CMS Connect is a sustained developmental programme offering support across a two-year period. All participants are allocated a mentor and invited to attend a series of events including a UCAS skills session, application workshops and commercial awareness webinars. All students will also be invited to apply to our future programmes including Solicitor Apprenticeships and the vacation scheme.

Advice to laws firms creating a social mobility work experience programme for the first time:
• Establish connections with schools and colleges in order to promote the activity.
• If you have multiple offices, think about where the programme will have the most impact for example social mobility cold spots.
• Plan a varied experience with shadowing, workshops and competitions.
• Pay your participants for their time (this will help with onboarding and attendance too!)
• Make it a core part of your early careers programme and ensure it isn’t just a one touch programme.

Running a PRIME Work Experience Programme


Social Mobility at Our Firm
Freshfields’ PRIME work experience is the first stage of our wider social mobility outreach programme, Freshfields Aspiring Professionals Programme (APP). Established in 2021 in partnership with the Social Mobility Foundation, the programme supports talented young people from social mobility ‘cold spot’ areas by raising aspirations, building confidence in a professional setting and establishing professional networks. APP offers 100 students from lower socio-economic and diverse backgrounds the opportunity to get an insight into a career in the City each year.

Our PRIME Work Experience Programme
When designing the work experience schedule we are conscious to include a mixture of presentations, interactive and group work each day to keep students engaged. We ensure that students have access to Freshfields trainees throughout the experience, through Q&As and check-ins, who can provide them with expert information and answer any questions they may have about their career paths.

Programme Design
When designing the work experience schedule we are conscious to include a mixture of presentations, interactive and group work each day to keep students engaged. We ensure that students have access to Freshfields trainees throughout the experience, through Q&As and check-ins, who can provide them with expert information and answer any questions they may have about their career paths.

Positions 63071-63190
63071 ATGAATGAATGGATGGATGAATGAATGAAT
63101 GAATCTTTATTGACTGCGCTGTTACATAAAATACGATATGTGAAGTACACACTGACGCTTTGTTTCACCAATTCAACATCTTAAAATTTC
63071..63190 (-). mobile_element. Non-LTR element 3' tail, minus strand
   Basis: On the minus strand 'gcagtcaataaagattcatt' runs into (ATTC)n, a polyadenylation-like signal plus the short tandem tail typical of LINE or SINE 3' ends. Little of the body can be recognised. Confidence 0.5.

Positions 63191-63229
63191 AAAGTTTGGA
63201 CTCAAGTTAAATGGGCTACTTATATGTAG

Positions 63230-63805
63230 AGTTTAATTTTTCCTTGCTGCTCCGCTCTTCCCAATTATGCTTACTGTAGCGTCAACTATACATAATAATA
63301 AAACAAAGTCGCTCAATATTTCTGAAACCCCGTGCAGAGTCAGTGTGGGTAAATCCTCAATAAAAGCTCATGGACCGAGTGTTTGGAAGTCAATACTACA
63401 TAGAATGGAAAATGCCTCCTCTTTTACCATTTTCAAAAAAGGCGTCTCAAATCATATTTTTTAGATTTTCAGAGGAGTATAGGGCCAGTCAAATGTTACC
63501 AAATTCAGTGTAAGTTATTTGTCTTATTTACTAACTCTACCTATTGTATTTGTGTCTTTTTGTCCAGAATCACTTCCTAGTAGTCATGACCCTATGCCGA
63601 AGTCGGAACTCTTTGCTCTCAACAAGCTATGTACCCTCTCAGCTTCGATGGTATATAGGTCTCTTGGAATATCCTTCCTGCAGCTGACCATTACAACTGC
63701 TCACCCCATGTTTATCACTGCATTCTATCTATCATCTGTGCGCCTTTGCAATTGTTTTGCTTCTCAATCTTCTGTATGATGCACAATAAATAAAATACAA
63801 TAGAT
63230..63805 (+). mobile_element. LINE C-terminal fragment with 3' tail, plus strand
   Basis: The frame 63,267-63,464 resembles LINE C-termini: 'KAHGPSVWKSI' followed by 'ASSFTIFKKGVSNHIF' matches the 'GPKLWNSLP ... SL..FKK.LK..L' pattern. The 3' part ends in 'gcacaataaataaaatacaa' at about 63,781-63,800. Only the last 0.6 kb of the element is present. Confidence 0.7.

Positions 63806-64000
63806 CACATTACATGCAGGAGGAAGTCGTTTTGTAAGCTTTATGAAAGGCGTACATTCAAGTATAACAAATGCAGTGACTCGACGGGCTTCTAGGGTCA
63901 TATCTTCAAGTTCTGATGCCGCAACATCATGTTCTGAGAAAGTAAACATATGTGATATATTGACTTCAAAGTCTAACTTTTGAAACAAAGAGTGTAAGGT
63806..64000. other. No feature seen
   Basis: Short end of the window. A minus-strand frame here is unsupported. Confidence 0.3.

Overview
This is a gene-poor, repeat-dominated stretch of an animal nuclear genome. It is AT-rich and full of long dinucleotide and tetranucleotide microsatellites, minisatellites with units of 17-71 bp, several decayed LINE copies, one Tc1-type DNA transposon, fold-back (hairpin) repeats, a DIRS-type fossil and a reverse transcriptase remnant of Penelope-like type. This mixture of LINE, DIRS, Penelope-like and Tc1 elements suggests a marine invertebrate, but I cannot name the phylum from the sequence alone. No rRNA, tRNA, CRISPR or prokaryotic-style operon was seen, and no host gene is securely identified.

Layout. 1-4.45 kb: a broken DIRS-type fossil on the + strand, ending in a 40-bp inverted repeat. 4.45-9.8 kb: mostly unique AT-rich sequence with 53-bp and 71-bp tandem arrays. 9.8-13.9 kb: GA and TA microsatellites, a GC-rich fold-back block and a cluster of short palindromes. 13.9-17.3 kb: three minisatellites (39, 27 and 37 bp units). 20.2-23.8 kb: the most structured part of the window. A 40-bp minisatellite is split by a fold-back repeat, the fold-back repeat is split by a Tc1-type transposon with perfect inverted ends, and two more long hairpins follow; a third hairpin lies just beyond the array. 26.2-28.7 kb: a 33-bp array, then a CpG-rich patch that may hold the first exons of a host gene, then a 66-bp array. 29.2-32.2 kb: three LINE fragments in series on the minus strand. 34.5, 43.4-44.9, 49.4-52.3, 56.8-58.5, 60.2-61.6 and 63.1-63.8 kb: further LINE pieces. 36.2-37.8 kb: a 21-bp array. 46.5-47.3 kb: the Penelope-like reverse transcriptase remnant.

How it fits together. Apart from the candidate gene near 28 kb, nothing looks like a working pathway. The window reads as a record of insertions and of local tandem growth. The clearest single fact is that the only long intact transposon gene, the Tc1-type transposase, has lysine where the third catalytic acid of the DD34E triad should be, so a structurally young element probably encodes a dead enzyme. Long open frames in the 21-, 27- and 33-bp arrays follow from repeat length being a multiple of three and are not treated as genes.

The Programme Agenda includes:
1. Presentations (including time for Q&A) from partners, associates, trainees and business services professionals regarding their area of law or business.
2. Professional, study skills and recruitment training and tips e.g. a session on‘Presenting with Confidence’.
3. Interactive exercises that students work on throughout the week. The exercises are carefully designed to be high-energy, interactive and challenging, with a focus on broadening students’ horizons to the commercial world. They include:
• Negotiation – debate a scenario in two teams from the perspectives of a landlord and tenant.
• Bribery case study – working with Freshfields volunteers on a fictional scenario to deliver advice to a client. Students are given feedback on their work.
• Responsible Business presentation – Students choose a Responsible Business topic (eg. diversity, ESG, pro bono) and work as a group throughout the week to develop their presentation and recommendations to Freshfields.

In 2022 students also visited Freshfields’ Bishopsgate offices for one day during their week of work experience (with all travel and accommodation, if needed, paid for and arranged on behalf of students), giving them an opportunity to deepen the online networks they have started to forge. The day includes the presentation they have been working on throughout the week, a tour of the offices, a chance to meet their mentor and a networking lunch.

Freshfields runs PRIME work experience weeks throughout the Easter and summer school holidays. This is facilitated by the Responsible Business team with a central co-ordinator and intern acting as points of contact for the students throughout the week with at least one present in each session. This consistency helps to put students at ease as well as being important for safeguarding reasons (as both contacts have an enhanced DBS check).

We are mindful that students are unlikely to have undertaken an experience like this before and there may be a number of reasons why they may feel uncomfortable or unsure in a formal business environment. Throughout the placement we look for ways to help put students at ease, including:
• Hosting a pre-placement webinar about what students can expect from their work experience with the opportunity to ask questions
• Sending out materials in advance with practical information on what is going to happen. This includes a journal sent through the post which they can use to record their learnings throughout the week
• Sending out a technology survey pre-placement which is used to assess whether we need to provide students with any additional technology in order to fully take part in the work experience
• Seeking to provide friendly and consistent contacts throughout the week.
• Maintaining small and interactive groups.

Involving Colleagues